T cell activation, proliferation and cytokine secretion requires both CD3/TCR complex ligation (signal 1) and additional costimulatory signals (signal 2) (Watts 2005). CD28 is still the most important and best characterized costimulatory receptor for the initiation and maintenance of the T cell response (Rogers et al., 2000; Rogers et al., 2005; Lenschow et al., 1996). In our experimental system, signal 1 is provided by immobilized anti-CD3 mAb and signal 2 by soluble anti-CD28 mAb. Our results demonstrate that IMACS cells proliferate and produce low but detectable levels of cytokines in response to anti-CD3 stimulation in the absence of an exogenous costimulatory signal. On the other hand, no responses to anti-CD3 were detected in IMACS/FACS-CD4+ in the absence of a costimulatory signal. These data suggest that costimulation is generated by the contaminating accessory cells within the IMACS-CD4+ population. The stringent costimulatory requirements for cytokine secretion of resting CD4+ T cells are often overlooked due to the presence of serum in the medium. We deliberately avoided the use of serum in our system. Among other factors, serum proteins such as fibronectin and complement fragments can deliver costimulatory signals to T cells(Davis et al., 1990; Billiard et al., 2008; Strainic et al., 2008).
Recent studies have shown that TLRs are expressed by T cells in both mice and humans (Babu et al., 2006; Caron et al., 2005; Crellin et al., 2005; Gelman et al., 2004; Hornung, et al., 2002; Imanishi et al., 2007; Komai-Koma et al., 2004; Peng et al., 2005; Thibault et al., 2007; Mansson eet al., 2006). However the type of TLR expressed and their functional relevance in different T cells subsets is controversial. According to Hornung et al. (2002) human T cells expressed TLR 1–6, 8 and 9, whereas Caron et al. (2005) demonstrated expression of TLR 1–5 but not TLR-6 or TLR-8. This and other controversial results are likely associated to the different methods used to purify T cells, variable T cell purity and confounding effects arising from contaminating cells (Kabelitz 2007). In humans, CD4+ T cell cytokine production and proliferation have been shown to be upregulated by TLR-2 and TLR-5 but not TLR-4 agonists in the absence of accessory cells (Komai-Koma, et al., 2004; Caron et al., 2005). In agreement with these reports, we found that LPS failed to costimulate highly pure IMACS/FACS-CD4+. This confirms that TLR-4 engagement does not directly trigger costimulation on primary human CD4+ T cells. On the other hand, both Pam3cys and flagellin induced upregulation of proliferative responses to immobilized anti-CD3 in highly pure IMACS/FACS-CD4+, confirming the role of TLR-2 and TLR-5 in direct costimulation of primary human CD4+ T cells (Komai-Koma, et al., 2004; Caron et al., 2005). Interestingly, high concentrations of Pam3cys had lower costimulatory effect than low concentrations and this could be due to toxicity. In magnetically sorted cells (IMACS-CD4+) Pam3cys and flagellin induced stronger upregulation of proliferation and cytokine secretion when compared to cells purified by IMACS/FACS. This is likely explained by additive effects of these ligands on both T cells and contaminating accessory cells in IMACS-CD4+ (Tsuji et al., 2000; Hertz et al., 2001; Weight et al., 2003). Together this data highlights the importance of the purity of T cells when analyzing the role of TLR on T cell function.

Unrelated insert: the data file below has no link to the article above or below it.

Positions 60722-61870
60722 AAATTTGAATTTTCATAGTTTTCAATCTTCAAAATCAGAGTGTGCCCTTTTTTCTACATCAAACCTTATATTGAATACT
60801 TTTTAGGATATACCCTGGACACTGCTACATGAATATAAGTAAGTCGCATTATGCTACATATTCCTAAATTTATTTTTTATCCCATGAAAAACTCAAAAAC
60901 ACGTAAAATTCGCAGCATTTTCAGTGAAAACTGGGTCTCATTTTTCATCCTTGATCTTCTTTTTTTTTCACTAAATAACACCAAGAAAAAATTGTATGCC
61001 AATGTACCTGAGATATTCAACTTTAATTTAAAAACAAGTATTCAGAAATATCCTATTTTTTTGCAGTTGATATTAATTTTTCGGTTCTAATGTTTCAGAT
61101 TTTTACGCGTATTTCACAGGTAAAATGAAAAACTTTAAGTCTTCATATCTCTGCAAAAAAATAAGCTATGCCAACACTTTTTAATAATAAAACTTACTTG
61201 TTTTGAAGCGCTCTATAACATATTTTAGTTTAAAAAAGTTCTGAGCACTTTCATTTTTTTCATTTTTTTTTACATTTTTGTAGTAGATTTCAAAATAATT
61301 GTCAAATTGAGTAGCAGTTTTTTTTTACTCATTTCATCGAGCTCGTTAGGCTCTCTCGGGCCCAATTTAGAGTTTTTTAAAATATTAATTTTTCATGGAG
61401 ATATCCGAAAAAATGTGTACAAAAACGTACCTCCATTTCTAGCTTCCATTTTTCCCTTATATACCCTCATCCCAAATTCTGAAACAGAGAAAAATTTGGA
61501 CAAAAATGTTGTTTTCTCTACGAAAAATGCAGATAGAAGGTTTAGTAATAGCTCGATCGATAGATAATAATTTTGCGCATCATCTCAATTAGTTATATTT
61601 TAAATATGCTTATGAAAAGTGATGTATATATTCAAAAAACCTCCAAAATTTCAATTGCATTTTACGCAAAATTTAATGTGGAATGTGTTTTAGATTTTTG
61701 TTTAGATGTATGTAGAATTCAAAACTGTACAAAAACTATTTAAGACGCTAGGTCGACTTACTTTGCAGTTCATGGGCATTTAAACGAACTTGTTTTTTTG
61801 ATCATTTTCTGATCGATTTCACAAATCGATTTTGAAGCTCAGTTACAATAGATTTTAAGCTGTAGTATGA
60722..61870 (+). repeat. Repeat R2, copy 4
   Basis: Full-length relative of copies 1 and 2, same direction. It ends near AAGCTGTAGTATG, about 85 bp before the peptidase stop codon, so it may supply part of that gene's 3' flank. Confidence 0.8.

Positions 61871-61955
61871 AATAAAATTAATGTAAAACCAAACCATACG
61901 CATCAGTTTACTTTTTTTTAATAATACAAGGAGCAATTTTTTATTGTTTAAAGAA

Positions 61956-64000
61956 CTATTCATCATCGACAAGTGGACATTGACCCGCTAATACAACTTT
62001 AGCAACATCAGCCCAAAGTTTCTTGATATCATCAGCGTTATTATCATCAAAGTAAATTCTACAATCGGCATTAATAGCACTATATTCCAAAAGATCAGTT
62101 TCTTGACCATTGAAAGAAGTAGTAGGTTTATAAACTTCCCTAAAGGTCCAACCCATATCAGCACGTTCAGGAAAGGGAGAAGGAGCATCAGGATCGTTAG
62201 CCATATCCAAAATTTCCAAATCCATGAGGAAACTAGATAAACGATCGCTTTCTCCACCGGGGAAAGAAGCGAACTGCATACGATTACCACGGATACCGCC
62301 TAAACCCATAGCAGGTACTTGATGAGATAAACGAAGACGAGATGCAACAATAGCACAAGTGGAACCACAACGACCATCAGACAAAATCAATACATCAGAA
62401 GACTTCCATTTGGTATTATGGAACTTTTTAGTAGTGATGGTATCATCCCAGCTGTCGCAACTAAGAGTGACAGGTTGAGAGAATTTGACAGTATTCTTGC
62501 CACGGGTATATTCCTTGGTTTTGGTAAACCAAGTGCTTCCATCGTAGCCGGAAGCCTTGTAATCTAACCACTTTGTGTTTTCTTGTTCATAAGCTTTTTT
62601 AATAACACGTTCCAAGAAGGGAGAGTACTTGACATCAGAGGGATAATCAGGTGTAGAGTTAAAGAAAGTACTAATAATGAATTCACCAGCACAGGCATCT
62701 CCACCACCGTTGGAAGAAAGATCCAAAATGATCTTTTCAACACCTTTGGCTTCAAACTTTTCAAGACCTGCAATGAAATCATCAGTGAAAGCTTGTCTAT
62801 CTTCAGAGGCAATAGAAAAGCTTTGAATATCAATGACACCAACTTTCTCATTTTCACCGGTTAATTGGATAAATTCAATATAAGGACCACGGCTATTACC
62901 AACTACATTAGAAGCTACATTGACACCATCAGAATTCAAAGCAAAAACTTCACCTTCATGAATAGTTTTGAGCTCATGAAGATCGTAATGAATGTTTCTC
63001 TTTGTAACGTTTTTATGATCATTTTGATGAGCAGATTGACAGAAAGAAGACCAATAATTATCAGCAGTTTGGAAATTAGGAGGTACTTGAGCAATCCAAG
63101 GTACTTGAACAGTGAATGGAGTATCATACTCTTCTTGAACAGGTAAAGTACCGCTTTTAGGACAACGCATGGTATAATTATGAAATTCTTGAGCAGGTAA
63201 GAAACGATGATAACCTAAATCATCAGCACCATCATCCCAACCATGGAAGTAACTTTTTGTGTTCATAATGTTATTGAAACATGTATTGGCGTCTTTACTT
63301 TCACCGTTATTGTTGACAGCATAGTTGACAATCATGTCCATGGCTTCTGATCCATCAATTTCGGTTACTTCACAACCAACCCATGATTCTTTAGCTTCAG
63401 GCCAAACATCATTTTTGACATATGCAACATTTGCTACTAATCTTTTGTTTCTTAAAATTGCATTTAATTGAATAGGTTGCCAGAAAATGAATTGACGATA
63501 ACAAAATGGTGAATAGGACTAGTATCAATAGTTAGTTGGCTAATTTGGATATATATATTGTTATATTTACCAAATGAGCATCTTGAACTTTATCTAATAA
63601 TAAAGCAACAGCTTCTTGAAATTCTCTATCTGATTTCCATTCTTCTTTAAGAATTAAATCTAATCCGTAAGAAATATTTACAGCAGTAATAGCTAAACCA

T cell purification protocols have improved considerably in the last 15 years with the development of antibody coated magnetic beads and FACS. For most studies these two methods can be used interchangeably. However, studies of microbial ligand interactions with primary T cells require a high degree of T cell purity unattainable with IMACS for which further purification with FACS is necessary.
We thank Dr. W. H. Boom for his review of this manuscript.
C.L.L was supported by: National Institutes of Health AI07024
J.J.T was supported by: National Institutes of Health AI27243, RG48786N
R.E.R was supported by: National Institutes of Health AI AI2724, AI70022, and Contract No. HHSN266200700022C/NO1-AI-70022 for the Tuberculosis Research Unit (TBRU); American Lung Association: RG48786N
Conflicts of Interest
No conflicts of interest for C. L. Lancioni, J. J. Thomas, or R. E. Rojas